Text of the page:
Review by benatunk

"Breath of Fire IV on the PC is...Breath of Fire IV...on the PC..."

Port Quality:

If you're a fan of Breath of Fire IV on the Playstation, but are leery of PSOne -> PC ports because of the horrible Final Fantasy 7-8 ports, worry not! The game supports joypads with rumble, but not the 360 controller, which I use. (If you wanna use your 360 controller, find Pinnacle Profiler on Google, it is my favorite program ever and $20 well spent. And no, I don't work for them :) The keyboard works ok, but I can't really get comfortable with that sort of set-up. And I know it's frowned down upon to comment on other reviews, I think giving a PC game you haven't played a poor review because it wasn't compatible with your system is really poor form.

The graphics benefit the most from the port. The game supports many high resolutions, and it uses the similar texture smoothing techniques as PSOne games on the PS2. However, the PS2 doesn't upscale the resolution of PSOne games, so the point I'm trying to make is that PC Breath of Fire IV looks better than the Playstation Breath of Fire IV on a PSOne or 2. The main problem with the graphics is that switching to a widescreen resolution just stretches the graphics, rather than expanding the playing field.

The music sounds great, I haven't noticed any load times. The animated sequences don't look that great, but that doesn't have much of an impact on your enjoyment.

My biggest gripe, and an admittedly minor one, is that there is no way to exit the game apart from hitting Alt-F4. Also, I couldn't change the resolution from the main menu, I had to do it from the actual menu.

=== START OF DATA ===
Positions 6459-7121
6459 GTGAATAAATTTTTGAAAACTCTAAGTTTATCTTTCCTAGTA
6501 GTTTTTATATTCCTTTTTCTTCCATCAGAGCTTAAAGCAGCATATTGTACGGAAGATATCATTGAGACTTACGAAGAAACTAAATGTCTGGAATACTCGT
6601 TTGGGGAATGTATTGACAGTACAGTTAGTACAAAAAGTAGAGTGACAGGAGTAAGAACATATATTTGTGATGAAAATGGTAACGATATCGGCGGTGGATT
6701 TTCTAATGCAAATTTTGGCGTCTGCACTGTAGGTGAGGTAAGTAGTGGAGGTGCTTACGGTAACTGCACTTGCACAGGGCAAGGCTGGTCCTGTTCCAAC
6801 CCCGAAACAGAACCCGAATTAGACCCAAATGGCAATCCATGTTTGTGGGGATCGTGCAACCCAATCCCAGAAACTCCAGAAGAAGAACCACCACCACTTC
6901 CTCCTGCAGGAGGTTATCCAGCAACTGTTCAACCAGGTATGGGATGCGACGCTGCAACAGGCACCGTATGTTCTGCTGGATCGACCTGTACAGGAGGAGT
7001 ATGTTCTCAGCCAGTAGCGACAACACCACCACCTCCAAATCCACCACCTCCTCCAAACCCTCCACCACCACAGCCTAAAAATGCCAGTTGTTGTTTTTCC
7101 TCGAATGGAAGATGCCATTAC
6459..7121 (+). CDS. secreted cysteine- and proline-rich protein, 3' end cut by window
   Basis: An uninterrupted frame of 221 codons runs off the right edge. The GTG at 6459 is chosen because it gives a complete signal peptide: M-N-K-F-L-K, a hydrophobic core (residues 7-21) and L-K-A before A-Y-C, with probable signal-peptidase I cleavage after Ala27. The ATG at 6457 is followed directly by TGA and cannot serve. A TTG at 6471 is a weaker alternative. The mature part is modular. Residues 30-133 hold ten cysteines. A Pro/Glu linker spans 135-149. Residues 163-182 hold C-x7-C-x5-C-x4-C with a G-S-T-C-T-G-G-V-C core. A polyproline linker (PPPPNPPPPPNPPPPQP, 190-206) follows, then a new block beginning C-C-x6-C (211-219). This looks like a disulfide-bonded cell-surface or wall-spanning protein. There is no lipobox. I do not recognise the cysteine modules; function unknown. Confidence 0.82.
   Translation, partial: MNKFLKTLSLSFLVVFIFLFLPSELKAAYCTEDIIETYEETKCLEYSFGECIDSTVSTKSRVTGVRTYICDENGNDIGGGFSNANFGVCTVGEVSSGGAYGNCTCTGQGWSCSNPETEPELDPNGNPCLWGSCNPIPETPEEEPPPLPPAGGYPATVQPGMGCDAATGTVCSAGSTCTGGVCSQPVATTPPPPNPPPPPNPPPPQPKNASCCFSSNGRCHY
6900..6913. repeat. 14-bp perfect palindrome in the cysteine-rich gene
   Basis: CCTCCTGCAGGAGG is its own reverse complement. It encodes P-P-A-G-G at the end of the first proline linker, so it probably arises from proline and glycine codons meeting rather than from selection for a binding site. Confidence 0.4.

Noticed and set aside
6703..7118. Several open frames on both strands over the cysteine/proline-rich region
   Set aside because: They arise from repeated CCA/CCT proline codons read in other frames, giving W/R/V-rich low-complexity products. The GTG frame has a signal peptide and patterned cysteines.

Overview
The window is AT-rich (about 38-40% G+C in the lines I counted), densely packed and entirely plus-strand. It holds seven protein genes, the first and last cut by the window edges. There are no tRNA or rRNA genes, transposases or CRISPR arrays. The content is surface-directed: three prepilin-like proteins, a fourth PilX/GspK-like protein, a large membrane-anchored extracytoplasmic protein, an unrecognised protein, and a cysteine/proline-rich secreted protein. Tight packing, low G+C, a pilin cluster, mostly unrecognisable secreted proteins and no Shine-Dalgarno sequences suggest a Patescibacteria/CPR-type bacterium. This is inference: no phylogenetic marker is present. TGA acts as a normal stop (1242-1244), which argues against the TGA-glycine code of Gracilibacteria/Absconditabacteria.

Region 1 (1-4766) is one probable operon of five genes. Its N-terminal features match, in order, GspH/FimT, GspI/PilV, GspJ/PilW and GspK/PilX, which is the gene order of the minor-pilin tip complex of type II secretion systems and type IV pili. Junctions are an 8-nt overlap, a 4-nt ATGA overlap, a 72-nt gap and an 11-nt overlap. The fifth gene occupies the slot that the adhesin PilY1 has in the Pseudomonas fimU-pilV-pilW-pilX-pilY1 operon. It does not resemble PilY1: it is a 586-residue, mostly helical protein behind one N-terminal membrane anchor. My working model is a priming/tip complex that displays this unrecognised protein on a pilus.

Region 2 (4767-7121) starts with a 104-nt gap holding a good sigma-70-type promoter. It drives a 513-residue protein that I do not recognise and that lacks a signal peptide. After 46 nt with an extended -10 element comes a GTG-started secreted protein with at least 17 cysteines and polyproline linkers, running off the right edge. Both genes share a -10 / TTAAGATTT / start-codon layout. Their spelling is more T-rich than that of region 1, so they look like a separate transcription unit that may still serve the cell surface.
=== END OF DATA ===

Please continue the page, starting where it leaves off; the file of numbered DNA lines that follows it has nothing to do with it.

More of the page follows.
Graphics:

Breath of Fire IV has beautiful graphics. The style is similar to BoF3 only more refined. Like many PSOne RPGs, the characters and NPCs are 2d sprites, while the backgrounds and many of the monsters are 3d polygons.

I was always disappointed that the game used polygons for many of the larger enemies and dragons, whereas BoFIII had beautiful large sprites. However, they end up looking very smooth and beautiful on this port.

The character sprites are the real draw, in my opinion. Each character has literally hundreds of frames of animation and it shows.

This is the first BoF to have animated sequences, and while they look a little stretched out on the computer monitor, it's interesting to see them, as they employ the same art style as the in-game characters, and it's neat to see them in a full blown animated sequence.

Music:

While I'm sort of sorry to see the jazzy style of BoF3 thrown to the wind, I do recognize that it was one of the more polarizing aspects of that game. Some loved it (like me) and some hated it so much they couldn't play the game. Breath of Fire IV has a similar sound to it instrumentally, but the music is more traditional for an epic fantasy RPG. There are some middle-eastern influenced parts used throughout, and it always sounds appropriate.

The music is good, it's just that standing between the killer soundtracks of BoF3 and BoFV:Dragon Quarter it's not quite as good.